I know there are some excellent grammarians reading this blog, so I thought I'd enlist your help in two questions that always bother me. I suppose I could look these up in a text or online, but where's the fun in that? Plus, this gives you Super Grammartrons a chance to flex your know-how (hyphenated?)
This one always kills me: How do I express possession for multiple subjects, like for a thing that belongs to two people?
"I'm going to Mumford and Rupert's house." or
"I'm going to Mumford's and Rupert's house."
"It's my and my brother's secret language." or
"It's mine and my brother's secret language."
Both sound awkward and wrong.
The other problem is verb tense when referring to one in a group of people. Like this:
"He's one of those people who like to complain." or
"He's one of those people who likes to complain."
I realize the verb in this sentence is the "is" in "he's," so "like/likes" is not a verb but part of the description of the predicate. But does the description refer to "one" or "people." I'm sure we probably covered this in the Grammar Nazi of all Grammar Nazi's class: Professor Rew's Editing for Writers (and thank goodness she doesn't read this blog), but I am at a loss.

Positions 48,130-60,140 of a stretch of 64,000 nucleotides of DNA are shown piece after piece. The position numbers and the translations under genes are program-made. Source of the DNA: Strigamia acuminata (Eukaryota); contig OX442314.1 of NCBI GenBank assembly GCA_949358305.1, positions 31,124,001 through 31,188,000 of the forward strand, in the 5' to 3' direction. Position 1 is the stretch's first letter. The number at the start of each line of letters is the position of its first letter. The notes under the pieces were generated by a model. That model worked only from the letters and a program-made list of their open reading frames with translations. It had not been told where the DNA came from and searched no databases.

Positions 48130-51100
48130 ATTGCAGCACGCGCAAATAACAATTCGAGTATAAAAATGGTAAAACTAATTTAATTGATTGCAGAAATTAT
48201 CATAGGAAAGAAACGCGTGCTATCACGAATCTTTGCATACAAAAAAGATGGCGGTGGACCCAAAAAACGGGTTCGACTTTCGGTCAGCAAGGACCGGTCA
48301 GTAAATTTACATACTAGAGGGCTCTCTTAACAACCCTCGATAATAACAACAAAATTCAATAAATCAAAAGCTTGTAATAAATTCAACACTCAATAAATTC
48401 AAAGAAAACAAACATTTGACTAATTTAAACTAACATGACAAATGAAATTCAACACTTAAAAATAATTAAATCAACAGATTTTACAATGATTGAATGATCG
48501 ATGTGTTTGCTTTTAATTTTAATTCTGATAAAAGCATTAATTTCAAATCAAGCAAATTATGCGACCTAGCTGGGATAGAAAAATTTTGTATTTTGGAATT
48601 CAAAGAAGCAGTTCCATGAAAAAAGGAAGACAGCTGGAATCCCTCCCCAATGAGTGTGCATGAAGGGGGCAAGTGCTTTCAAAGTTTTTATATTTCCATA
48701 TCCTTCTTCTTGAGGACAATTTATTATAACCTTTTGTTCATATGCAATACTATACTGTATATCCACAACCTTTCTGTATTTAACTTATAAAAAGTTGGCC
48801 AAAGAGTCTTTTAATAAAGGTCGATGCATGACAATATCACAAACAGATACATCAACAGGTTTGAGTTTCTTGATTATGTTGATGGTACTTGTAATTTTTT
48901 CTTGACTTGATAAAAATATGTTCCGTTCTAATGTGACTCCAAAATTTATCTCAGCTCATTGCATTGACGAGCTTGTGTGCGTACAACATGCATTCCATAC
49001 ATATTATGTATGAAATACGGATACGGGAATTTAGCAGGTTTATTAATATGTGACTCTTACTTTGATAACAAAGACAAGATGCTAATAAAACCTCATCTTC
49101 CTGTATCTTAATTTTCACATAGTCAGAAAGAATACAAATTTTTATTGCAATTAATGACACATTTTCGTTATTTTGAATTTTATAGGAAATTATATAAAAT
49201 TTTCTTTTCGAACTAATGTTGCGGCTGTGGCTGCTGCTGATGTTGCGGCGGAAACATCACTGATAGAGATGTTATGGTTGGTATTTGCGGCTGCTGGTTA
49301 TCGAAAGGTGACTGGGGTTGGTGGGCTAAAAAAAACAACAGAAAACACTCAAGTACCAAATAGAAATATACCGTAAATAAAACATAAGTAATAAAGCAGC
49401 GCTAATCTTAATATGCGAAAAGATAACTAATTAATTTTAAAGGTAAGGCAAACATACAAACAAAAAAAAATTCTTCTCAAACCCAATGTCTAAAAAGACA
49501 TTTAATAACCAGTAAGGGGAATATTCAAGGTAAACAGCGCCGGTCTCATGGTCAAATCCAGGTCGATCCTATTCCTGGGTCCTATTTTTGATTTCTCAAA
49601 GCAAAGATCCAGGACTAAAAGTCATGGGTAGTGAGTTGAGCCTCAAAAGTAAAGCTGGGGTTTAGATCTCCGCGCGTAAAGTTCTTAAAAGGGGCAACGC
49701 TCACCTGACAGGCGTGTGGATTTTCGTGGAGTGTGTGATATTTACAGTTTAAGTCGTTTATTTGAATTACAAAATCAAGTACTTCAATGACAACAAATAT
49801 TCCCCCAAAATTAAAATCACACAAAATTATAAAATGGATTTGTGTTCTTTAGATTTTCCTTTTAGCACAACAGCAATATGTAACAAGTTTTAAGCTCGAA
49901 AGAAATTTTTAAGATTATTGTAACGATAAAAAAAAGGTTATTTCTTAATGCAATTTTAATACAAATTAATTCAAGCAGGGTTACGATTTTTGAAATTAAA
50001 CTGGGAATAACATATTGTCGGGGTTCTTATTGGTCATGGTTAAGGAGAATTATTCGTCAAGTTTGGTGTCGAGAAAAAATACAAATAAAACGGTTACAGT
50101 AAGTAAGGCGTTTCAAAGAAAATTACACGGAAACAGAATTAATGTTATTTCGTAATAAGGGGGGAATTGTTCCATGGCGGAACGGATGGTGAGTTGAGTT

Is there anyone out there who can set me straight? Thanks in advance!
Oh yeah, and P.S...what about that "Grammar Nazi of all Grammar Nazi" thing? If the second "Nazi" were singular, then my punctuation is correct, but in this case, the second "Nazi" is plural (she is one of many), but the class belonged to just the one Nazi. Wow, I never encountered this one before. Should it be "Grammar Nazi of all Grammar Nazis's class"?